10 Lighting Basics Worth Knowing

Date: May 2, 2016 11:00:00 AM

Light is part of our lives: source of energy and comfort and a key element to consider if you want to design spaces that bring joy to living.  Here are ten lighting tips you should know before getting started!

1. Use daylight as much as possible

Daylight is beautiful. It changes with the times of day, with the weather, and with the seasons… at the same pace as our own body does… and it is free! North light is even and diffuse, making it perfect for a study or work room. South light is warm and highly contrasted. However, be careful as direct UV rays can quickly fade the fabric of your furniture!

If you aren’t able to take advantage of daylight, there are now full-spectrum light bulbs that try to emulate the sunlight, which can be a good alternative.

2. Carefully study the space

It’s important to have a clear idea on how you want to use the room to design a good lighting layout accordingly. While a laundry room will be well lit with a fluorescent light, a living room full of guests may be better served with dimmed warm lights and some accent lights directed to artwork or architectural features.

There are spaces and moments for bright light and others for soft light. You are the one to decide. Some people find it useful to make a list of the activities that need to be lit before getting started.

3. Use separate circuits

Most rooms, especially big rooms or rooms with combined activities will benefit from separate lighting controls – meaning the light can switched separately. When considering switching, think ahead to a design that balances 3 types of light:

  • Ambient – Great for general illumination of a space. Normally soft and diffuse.
  • Task – Focused light for a specific activity or work area.
  • Accent – Also focused light, but in this case used to highlight a piece of art or other decorative item.

4. Use dimmers generously

Dimming will add flexibility to how you can use lighting. Consider using dimmers in your bathroom (especially if you often wake up at night!)

5. Consider the bare bulb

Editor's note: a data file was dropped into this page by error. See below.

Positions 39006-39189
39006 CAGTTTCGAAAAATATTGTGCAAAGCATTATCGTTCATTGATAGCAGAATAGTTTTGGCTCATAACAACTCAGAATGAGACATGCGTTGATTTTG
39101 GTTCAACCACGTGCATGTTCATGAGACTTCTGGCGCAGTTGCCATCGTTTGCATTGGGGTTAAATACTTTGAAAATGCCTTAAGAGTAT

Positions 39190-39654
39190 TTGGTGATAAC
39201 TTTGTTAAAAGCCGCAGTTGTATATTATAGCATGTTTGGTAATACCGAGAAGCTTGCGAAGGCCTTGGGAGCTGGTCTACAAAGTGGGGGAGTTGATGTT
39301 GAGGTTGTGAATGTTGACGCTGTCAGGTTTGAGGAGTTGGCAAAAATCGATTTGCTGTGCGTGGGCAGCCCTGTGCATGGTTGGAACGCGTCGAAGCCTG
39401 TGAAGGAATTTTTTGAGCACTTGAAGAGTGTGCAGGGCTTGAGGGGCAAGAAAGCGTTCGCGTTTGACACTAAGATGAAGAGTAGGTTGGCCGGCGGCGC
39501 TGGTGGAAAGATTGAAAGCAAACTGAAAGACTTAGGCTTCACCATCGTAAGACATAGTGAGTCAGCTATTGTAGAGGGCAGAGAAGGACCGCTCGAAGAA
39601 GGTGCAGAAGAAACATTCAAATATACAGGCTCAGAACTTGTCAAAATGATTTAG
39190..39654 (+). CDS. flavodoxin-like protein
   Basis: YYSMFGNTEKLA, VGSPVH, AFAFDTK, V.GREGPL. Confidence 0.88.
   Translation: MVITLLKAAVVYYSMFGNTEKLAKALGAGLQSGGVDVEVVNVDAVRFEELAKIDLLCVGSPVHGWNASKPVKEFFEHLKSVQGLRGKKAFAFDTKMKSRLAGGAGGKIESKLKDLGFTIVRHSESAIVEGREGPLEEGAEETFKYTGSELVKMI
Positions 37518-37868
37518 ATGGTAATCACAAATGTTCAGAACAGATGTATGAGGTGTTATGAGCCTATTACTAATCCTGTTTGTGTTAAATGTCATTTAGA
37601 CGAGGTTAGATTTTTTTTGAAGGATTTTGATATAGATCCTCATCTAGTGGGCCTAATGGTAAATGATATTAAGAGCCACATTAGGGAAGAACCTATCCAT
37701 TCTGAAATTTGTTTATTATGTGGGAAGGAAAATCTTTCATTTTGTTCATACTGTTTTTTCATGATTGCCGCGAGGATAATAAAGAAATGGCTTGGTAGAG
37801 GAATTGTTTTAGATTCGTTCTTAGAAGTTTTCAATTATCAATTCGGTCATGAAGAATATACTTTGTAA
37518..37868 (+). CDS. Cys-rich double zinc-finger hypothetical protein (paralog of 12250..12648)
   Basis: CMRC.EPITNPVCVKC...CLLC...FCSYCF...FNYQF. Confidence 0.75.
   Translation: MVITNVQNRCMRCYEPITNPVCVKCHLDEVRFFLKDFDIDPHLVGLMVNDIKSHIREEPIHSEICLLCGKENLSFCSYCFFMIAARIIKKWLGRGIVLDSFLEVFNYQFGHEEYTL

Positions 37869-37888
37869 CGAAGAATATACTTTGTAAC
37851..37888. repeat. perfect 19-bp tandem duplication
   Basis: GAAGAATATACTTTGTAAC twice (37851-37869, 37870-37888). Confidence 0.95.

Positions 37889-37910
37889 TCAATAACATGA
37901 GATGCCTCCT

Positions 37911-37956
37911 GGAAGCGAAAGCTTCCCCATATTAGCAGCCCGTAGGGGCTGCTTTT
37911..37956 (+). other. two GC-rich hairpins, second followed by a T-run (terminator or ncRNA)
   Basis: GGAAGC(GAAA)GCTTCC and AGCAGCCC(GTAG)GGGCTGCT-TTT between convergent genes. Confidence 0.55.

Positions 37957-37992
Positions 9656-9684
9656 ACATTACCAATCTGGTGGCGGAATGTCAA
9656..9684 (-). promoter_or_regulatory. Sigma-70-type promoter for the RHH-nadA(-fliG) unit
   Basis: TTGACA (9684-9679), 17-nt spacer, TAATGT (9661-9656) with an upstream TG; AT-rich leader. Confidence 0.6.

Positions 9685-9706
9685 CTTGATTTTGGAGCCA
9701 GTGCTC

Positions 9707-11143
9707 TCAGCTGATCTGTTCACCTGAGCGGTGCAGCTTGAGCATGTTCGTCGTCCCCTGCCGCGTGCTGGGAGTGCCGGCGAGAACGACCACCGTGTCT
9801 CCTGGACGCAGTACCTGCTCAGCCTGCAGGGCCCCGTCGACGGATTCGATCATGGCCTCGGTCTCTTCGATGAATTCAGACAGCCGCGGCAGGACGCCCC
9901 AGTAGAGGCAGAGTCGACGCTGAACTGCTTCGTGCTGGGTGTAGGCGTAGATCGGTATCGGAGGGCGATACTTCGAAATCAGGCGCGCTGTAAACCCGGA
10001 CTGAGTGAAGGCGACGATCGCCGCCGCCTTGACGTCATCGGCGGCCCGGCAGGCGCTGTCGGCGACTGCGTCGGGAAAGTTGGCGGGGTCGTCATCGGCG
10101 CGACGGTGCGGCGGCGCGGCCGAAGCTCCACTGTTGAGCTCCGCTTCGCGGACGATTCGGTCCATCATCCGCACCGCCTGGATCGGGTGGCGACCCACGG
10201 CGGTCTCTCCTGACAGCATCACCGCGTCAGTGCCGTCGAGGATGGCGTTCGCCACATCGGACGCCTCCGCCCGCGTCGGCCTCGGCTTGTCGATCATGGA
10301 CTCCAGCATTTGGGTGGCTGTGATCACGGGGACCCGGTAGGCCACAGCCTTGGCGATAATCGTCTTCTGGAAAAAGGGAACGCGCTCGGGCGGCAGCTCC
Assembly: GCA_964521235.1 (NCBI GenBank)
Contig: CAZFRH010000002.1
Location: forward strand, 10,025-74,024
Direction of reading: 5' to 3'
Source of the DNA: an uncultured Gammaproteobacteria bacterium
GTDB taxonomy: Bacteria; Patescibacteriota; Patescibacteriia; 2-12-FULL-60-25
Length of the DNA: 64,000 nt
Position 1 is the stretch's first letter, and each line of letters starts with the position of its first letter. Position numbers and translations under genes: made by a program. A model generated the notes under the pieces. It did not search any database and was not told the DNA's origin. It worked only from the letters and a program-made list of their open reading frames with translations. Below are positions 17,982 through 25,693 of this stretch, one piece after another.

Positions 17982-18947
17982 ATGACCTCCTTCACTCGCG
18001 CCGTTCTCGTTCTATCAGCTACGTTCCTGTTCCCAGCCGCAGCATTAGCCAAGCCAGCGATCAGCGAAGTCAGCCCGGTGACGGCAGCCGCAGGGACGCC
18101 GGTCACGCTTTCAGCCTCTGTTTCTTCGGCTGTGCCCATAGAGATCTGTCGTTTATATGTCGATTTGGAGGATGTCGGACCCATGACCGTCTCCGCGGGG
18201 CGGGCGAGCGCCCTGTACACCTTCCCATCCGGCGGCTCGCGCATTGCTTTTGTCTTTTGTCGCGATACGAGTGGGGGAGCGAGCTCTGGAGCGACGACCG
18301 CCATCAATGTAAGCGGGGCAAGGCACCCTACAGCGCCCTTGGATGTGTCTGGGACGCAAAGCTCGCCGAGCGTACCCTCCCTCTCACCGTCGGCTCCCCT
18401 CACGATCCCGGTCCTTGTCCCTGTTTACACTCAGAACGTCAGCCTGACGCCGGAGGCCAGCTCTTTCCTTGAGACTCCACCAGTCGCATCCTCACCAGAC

Today’s lighting designers are making a big effort to develop light bulbs as fixtures themselves. A beautiful exposed bulb has an industrial vibe and can look great in some parts of the house. In this case, be aware that if the output of the bulb is too great, it could create glare and be really uncomfortable to the eyes. Check out these Edison Light Globes. Notice that the output is very warm and soft, avoiding the glare issue.

6. Don’t be shy with your artwork

Don’t think that paintings have to be emphasized only in a museum; they also deserve it at home! There are different techniques for lighting artwork and certain types of light are best for different types of art. For example, oil paintings are best lit with a broad- spectrum light source, while artwork under glass may catch glare, and in this case, you will want to make sure the light is angled to reduce glare as much as possible.

7. Hide the light source and be aware of the fixture trims

We usually think of lighting when the fixtures are on, but consider how the fixture looks when the light is off. The look of the trim is important. Try to find trims of the same color as the ceiling in which they will be installed. Some lights are available trimless!

8. Be respectful of the environment

Consider LEDs and low energy fixtures! Although more costly to purchase, they typically last a really long time and running costs are much lower. The upfront costs will end up saving you more down the road.

9. Use the appropriate lighting for the type of room

Bathroom: NEVER light your vanity with a ceiling fixture over your head. When you get close to the mirror, your face will be in shadow! Light your vanity with a wall-mounted light on top of your mirror, on either side of your head, so your face will be evenly lit.

Bedroom: instead of fixed lamps, consider using moveable arm lamps so you can adjust lighting while reading. Avoid high power bulbs and don’t forget dimmers!

Dining room: Use dimmers for your chandelier to give character to the room and add recessed downlights on either side of the chandelier to add extra sparkle to your table glassware and silverware.

Kitchen: Locate under-cabinet fixtures as close as possible to the front edge of the cabinet to avoid glare on the work surface. If you have an island, use pendant fixtures that send light out to the room and also up to the ceiling so the whole room will receive and reflect light. The countertops and preparation areas will need task lighting directed to the work area.

10. Ask your architect/designer for guidance before changing your lighting layout

Your architect will help you to choose the most appropriate type of fixture, size and location for your space in the vast ocean of possibilities. Your architect will save you lots of time and expensive mistakes!


I’m so often asked the question: “Where can I buy beautiful fixtures???”

Here’s an eclectic (and by no means complete) list of some of my favorites places to buy fixtures (all range of prices). See some examples below and please don’t hesitate to let me know about your favorites - I would be happy to add them to the list!

1-Anthropologie.jpg2-Bocci.jpg 3-Cb2.jpg4-Dot__Bo.jpg5-Etsy.jpg



Featured Image Credit: Sketch of one of my favorite table lamps: Lucellino by Ingo Maurer


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